The development of robotic systems and their applications has rapidly increased in recent years. The challenge today is, e.g. that the robot performs different successive subtasks to achieve one or more complicated tasks similar to humans, and at the same time, to have the ability to cooperate with humans safely and efficiently on different levels of interaction . In advanced collaborated robotic applications, using only one kind of feedback is sometimes insufficient to achieve the desired goals and to cover all the safety requirements.
In order to obtain more information on the work environment, it is preferable to use different kinds of sensors such as vision sensors, force sensors, laser sensors, tactile sensors, etc. However, in terms of control, more sensors mean more possibilities for the structure of the control system.
Although most of the algorithms for Human Robot Interaction consider safety procedures, the industry is still missing solutions that prioritise productivity and efficiency during human interaction with industrial robots
In general, most of the developed control algorithms for Human Robot Interaction (HRI) have taken into account the safety procedures during a defined type of HRI. However, if the safest industrial robot has already been developed but it is uneconomical (too slow, stops very often because of stringent safety procedures everywhere, large safety distance between human and robot, huge cycle time, etc.), it will never be used in industry.
3D Zone-Based Robot Control
According to the standard ISO/TS 15066, in speed and separation monitoring (SSM) operation mode, the human robot shared workspace should be divided into different zones, e.g. safe, warning, danger zones, etc. Usually, this division is based on the distance between human and robot, the type of the Human Robot Interaction, the recurrence and on the accessibility of the human near the robot.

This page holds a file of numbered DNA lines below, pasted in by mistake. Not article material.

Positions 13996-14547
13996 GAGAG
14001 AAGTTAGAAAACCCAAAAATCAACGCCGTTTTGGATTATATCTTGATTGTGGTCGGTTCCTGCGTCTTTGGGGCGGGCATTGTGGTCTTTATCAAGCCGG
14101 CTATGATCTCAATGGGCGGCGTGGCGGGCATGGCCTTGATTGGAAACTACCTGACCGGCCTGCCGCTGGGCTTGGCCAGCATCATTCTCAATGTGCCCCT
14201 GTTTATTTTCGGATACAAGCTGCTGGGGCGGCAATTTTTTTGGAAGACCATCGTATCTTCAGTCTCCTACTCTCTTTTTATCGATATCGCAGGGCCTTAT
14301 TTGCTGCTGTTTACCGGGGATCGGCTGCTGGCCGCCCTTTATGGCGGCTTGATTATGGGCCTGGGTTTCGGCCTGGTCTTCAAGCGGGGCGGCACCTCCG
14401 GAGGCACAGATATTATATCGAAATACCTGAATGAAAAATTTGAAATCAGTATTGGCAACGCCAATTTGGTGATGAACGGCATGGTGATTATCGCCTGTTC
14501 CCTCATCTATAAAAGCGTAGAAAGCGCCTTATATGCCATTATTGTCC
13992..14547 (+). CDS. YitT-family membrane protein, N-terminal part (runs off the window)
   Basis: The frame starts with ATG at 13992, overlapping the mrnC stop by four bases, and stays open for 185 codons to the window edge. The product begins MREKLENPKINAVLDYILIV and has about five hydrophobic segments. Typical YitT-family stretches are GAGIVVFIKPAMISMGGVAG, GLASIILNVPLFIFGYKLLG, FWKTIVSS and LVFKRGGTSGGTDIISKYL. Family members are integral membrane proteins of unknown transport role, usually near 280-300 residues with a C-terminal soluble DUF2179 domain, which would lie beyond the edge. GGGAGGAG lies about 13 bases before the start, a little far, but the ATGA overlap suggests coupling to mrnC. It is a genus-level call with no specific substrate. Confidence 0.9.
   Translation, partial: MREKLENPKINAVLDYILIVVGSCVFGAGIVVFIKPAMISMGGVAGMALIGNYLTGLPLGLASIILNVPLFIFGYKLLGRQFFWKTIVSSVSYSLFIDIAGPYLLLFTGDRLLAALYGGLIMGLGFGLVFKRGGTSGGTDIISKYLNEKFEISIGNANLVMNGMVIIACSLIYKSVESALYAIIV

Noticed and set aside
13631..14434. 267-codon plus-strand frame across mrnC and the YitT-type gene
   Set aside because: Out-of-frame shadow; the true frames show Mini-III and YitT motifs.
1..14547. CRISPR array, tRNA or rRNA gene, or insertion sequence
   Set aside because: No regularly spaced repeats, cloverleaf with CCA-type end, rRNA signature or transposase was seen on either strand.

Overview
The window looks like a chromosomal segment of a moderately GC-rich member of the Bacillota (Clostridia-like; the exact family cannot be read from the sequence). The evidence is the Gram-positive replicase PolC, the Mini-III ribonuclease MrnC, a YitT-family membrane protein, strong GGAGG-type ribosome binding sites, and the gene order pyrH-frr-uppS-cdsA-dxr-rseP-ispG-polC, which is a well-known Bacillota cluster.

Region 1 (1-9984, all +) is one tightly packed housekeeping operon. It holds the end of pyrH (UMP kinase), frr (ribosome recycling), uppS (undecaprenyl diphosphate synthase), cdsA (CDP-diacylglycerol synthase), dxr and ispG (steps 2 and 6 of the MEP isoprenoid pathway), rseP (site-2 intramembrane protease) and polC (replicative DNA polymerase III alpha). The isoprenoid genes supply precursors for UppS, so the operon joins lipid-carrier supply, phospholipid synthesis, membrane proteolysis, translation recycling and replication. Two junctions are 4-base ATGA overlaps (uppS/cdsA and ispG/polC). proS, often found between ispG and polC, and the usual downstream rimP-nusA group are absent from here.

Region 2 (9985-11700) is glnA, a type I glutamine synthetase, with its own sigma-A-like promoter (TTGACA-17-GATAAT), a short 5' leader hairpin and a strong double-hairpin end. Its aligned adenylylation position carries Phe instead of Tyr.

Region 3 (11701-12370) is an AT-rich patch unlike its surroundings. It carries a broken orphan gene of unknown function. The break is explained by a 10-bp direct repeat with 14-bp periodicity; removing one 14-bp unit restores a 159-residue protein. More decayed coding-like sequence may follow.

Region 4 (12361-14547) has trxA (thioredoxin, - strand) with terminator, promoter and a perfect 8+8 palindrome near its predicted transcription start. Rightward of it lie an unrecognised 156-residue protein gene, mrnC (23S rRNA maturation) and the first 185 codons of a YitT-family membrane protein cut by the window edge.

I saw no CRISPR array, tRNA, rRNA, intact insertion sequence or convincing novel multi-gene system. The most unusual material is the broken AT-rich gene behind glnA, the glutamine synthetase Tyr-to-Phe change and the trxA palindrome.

These factors define the robot velocity and the required sensors for monitoring the workspace in every zone. In general, these rules ensure the human safety during interaction with industrial robots. However, productivity, efficiency and diversity of the shared tasks are not really considered.
In Sharework EU-funded project, the Fraunhofer IWU team proposes a strategy for modelling any shared workspace between humans and robots. The focus lies on establishing a generic methodology for dynamic risk assessment and developing one part of the proposed system called 3D zone-based robot control, which is built using 3D advanced selection matrices.
In every zone, each robot‘s subspace could be controlled by vision, force, position etc., depending on the required tasks, the safety requirements and risk analysis. Using the proposed system, the industrial robots can perform various shared tasks with the human, including different control algorithms and safety procedures.
During Sharework project, a novel strategy for modelling a shared workspace between humans and robots based on dynamic risk assessment and 3D advanced selection matrices will be validated